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Table of Contents
Year : 2019  |  Volume : 30  |  Issue : 5  |  Page : 197-198

Adiponectin and proto-oncogene MYC in prostate cancer: How far are we with the evidence?

Department of Urology, Faculty of Medicine at Airlangga University, Dr. Soetomo Hospital, Surabaya, Indonesia

Date of Submission22-Sep-2019
Date of Web Publication24-Oct-2019

Correspondence Address:
Lukman Hakim
Department of Urology, Faculty of Medicine at Airlangga University/Dr. Soetomo Hospital, Mayjend Moestopo 6-8, Surabaya 60286
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Source of Support: None, Conflict of Interest: None

DOI: 10.4103/UROS.UROS_69_19

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How to cite this article:
Hakim L. Adiponectin and proto-oncogene MYC in prostate cancer: How far are we with the evidence?. Urol Sci 2019;30:197-8

How to cite this URL:
Hakim L. Adiponectin and proto-oncogene MYC in prostate cancer: How far are we with the evidence?. Urol Sci [serial online] 2019 [cited 2020 Jul 15];30:197-8. Available from: http://www.e-urol-sci.com/text.asp?2019/30/5/197/269889

The GLOBOCAN data 2018 shows that prostate cancer (PCa) is the most common malignancy among males, and represents the 5th leading death of cancer in men.[1] Although some risk factors have been identified, the clear etiology of this disease remains unclear.

Obesity, adiposity, and high body mass index have found to be associated with PCa and its biochemical recurrence, but the underlying mechanism remains unknown.[2],[3] Adipocyte is a secretory organ that produces several hormones, cytokines, and growth factors called adipokines. Among these adipokines, adiponectin (APN) has been robustly studied and found to be associated with PCa.[4],[5],[6]

Studies on the association between APN and PCa have resulted in contradictory results. Some studies have proven its association, whereas others failed.[7],[8] Among those who succeeded, some confirmed positive correlations, whereas others have negatively reported.[9],[10],[11] One of the rational explanations behind these conflicted evidence was proven to be correlated with the genetic polymorphisms, leading to various risks associated with PCa. The AdipoQ rs2241766 allele and AdipoR1 rs10920531 were associated with higher risk of PCa; meanwhile, the AdipoR1 rs2232853 variant was associated with a lower risk.[12]

The current predominance of evidence has shown an inverse correlation between APN and prostate malignancy. Therefore, an alteration of APN may potentially be used as a marker for early detection, to predict metastasis and a guidance for targeted therapy.[13]

Moreover, the proto-oncogene MYC is a family of regulator genes that code for transcription factors. It consists of c-MYC (also refers to MYC), I-MYC, and n-MYC. The proto-oncogene MYC has been thought to be responsible for the regulation of cellular metabolism, proliferation, and apoptosis. Its amplification occurs in 10%–30% of localized PCa, and more than 50% of advanced tumors have been linked to poorer prognosis.[14],[15],[16],[17]

Studies on MYC as a biomarker for PCa have been intensively conducted, mainly using immunohistochemistry technique to identify the expression of MYC and correlate them with the clinicopathological aspects of PCa. Various MYC antibodies, cellular staining localization (nucleus or cytoplasmic), and scoring systems have been adopted, leading to various conclusions related to PCa.[18] A study by Pettersson et al. (2018) on MYC at the protein and mRNA level has shown that neither MYC protein overexpression nor MYC mRNA overexpression is a strong prognostic marker following radical prostatectomy.[17] Some studies have reported a positive association between MYC expression and clinicopathological factors of PCa, whereas others have negatively reported or even proven to be unassociated.[19],[20],[21] The short half-life of MYC protein, the different role between MYC protein and MYC gene amplification, and the possibility of different gene amplification rather than 8q/8q24 are all the possible explanations to these contradictory evidence.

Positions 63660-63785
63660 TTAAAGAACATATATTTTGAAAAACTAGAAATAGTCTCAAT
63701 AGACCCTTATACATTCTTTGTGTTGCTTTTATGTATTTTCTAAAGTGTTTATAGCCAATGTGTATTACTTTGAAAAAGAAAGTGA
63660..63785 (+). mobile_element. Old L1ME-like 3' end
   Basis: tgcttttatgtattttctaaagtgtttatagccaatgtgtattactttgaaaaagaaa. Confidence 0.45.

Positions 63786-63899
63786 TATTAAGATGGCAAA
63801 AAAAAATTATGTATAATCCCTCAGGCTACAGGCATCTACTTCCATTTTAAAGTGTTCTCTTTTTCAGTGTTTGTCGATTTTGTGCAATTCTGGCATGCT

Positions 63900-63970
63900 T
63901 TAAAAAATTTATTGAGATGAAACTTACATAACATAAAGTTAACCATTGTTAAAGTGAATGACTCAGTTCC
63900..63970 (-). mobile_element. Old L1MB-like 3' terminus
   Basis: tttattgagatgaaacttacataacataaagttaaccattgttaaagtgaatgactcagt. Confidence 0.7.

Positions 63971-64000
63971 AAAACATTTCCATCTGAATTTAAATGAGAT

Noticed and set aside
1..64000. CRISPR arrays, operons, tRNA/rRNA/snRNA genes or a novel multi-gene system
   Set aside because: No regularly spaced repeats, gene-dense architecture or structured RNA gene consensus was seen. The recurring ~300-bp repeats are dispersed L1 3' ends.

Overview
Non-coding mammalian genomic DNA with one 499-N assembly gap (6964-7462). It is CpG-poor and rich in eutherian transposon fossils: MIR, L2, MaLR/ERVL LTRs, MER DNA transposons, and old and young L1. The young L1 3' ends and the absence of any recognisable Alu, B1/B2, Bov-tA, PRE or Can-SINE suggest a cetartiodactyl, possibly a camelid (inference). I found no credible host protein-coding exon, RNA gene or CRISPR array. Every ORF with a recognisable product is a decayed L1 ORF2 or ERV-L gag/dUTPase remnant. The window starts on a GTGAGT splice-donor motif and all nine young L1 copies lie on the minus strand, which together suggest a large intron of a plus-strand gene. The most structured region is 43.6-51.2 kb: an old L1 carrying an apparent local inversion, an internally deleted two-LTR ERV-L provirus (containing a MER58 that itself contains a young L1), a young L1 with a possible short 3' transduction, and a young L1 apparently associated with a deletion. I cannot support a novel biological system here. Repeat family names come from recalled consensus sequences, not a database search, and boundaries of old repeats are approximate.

Looking back to the current evidence of APN and proto-oncogene MYC in their relation to the clinicopathological factors of PCa, further studies need to be conducted focusing on the exact association, prior to its application in the clinical setting.

  References Top

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Hu MB, Liu SH, Jiang HW, Bai PD, Ding Q. Obesity affects the biopsy-mediated detection of prostate cancer, particularly high-grade prostate cancer: A dose-response meta-analysis of 29,464 patients. PLoS One 2014;9:e106677.  Back to cited text no. 2
Bai PD, Hu MB, Xu H, Zhu WH, Hu JM, Yang T, et al. Body mass index is associated with higher Gleason score and biochemical recurrence risk following radical prostatectomy in Chinese men: A retrospective cohort study and meta-analysis. World J Surg Oncol 2015;13:311.  Back to cited text no. 3
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Ikeda A, Nakagawa T, Kawai K, Onozawa M, Hayashi T, Matsushita Y, et al. Serum adiponectin concentration in 2,939 Japanese men undergoing screening for prostate cancer. Prostate Int 2015;3:87-92.  Back to cited text no. 9
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Pettersson A, Gerke T, Penney KL, Lis RT, Stack EC, Pértega-Gomes N, et al. MYC overexpression at the protein and mRNA level and cancer outcomes among men treated with radical prostatectomy for prostate cancer. Cancer Epidemiol Biomarkers Prev 2018;27:201-7.  Back to cited text no. 17
Koh CM, Bieberich CJ, Dang CV, Nelson WG, Yegnasubramanian S, De Marzo AM. MYC and prostate cancer. Genes Cancer 2010;1:617-28.  Back to cited text no. 18
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